The Blue Jays are off to the ALCS for the second consecutive year, and will get a few much needed days of rest before facing the winner of the Indians/Red Sox division series.
After Josh Donaldson slid head first across home plate in the bottom of the 10th inning, Blue Jays players and fans jumped for joy in celebration of another division series win. The Rangers have been swept in the best of five series, and now the Jays will await the winner of the Cleveland Indians and Boston Red Sox series, where the Indians lead 2-0.
For as much as it was a time to celebrate for the Blue Jays, it was also time for a collective sigh of relief.
Despite the fact that the Blue Jays have now won four straight playoff games, and 6 straight overall (including the end of the regular season), this is a team battling injury and fatigue. There have been several questions about Devon Travis‘ knee, Donaldson’s hip and more, but Roberto Osuna has been one of the main question marks. So far, the 21-year-old closer hasn’t blinked, throwing another 2.0 scoreless innings for the win in Game 3.
For anyone who missed it, Osuna had to be removed from the last regular season game against the Red Sox, citing a stretching sensation in his throwing shoulder. Osuna says he hasn’t felt pain, just a “weird” feeling he hasn’t experienced before, which obviously concerns the Blue Jays’ brass.
The young star did have to throw 1.1 innings in the AL Wild Card game, performing well and reporting no issues. He wasn’t needed in Game 1 of the the ALCS, but was used again for five outs in Game 2 on Friday. Prior to Game 3, Gibbons acknowledged that they were leaning awfully heavy on Osuna’s arm, despite the injury concerns.
The thing is, where else is John Gibbons supposed to turn? He’s also heavily relied on Joe Biagini, Jason Grilli, and Brett Cecil (who each threw in Game 3 as well), and doesn’t have a lot of desirable options beyond that bunch. Joaquin Benoit is out with a calf injury, and is greatly missed in his former 7th/8th inning role.. Francisco Liriano was no longer available for the ALDS after being hit in the head by a line drive in Game 2, sending him to the seven-game concussion disabled list.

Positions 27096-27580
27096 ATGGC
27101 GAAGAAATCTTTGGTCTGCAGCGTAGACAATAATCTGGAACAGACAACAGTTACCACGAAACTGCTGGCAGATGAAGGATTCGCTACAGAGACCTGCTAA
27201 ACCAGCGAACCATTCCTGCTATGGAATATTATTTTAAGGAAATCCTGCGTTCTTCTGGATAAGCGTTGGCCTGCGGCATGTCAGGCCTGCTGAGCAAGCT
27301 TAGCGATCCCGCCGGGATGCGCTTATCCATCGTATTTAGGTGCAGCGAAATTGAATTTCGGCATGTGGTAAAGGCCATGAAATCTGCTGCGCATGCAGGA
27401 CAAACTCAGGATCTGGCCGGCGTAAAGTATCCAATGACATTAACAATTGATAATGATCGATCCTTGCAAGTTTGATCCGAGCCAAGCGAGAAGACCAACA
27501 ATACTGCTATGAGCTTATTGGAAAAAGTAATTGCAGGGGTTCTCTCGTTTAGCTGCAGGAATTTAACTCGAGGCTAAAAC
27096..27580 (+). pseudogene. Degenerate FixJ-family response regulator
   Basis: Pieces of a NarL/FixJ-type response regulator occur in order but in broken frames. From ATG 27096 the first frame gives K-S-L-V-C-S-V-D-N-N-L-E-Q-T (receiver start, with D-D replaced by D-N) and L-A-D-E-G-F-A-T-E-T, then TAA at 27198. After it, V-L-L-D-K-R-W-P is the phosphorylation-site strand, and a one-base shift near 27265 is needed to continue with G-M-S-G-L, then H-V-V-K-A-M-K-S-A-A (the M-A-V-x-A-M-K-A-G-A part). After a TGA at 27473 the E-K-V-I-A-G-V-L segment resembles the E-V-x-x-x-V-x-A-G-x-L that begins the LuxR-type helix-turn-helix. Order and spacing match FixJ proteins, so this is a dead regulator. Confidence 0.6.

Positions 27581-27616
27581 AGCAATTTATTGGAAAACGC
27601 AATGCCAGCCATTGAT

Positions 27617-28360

The situations just kept presenting themselves where Gibbons would use his desirable pen options, but still needed to rely on Osuna for more than he wanted to. Once again, the situation developed in Game 3, and Gibbons stuck with his stud closer in the 10th inning.
The move paid off for Gibbons and the Blue Jays, as Osuna shut down the Rangers again before Donaldson scored in the bottom half to close the series. Osuna only had to throw 22 total pitches (after throwing 31 in Game 2), but it was still a risky move for the manager.
I’ll admit, at first I was upset to see him back out for the 10th, but then I started to think about it.
- He had cruised through the 9th and likely had the stamina to continue.
- Regardless, if he pitched the 10th, he was going to be unavailable for Thursday’s Game 4.
- Finishing off the Rangers on Sunday meant four full days of rest, perhaps the most important thing for the ailing Blue Jays.
After considering those angles I suddenly agreed with the move, just in time to watch him finish the 10th, still looking strong.
Say what you want about Gibbons’ throughout the season (I’ve always been a fan for the most part), but his management of the team in the playoffs has been rock solid. He’s used the bullpen assets he does have at the right time, and decisions like starting Ezequiel Carrera have been quiet contributors to this win streak.
As much as the club would like to keep the momentum and hot streak going, rest will go a long way to helping the Blue Jays’ chances of a World Series ticket, especially in the back end of the bullpen. The bullpen, which is suddenly lights out after struggling for most of the season.
A bullpen that needs a healthy Roberto Osuna, now and in the future.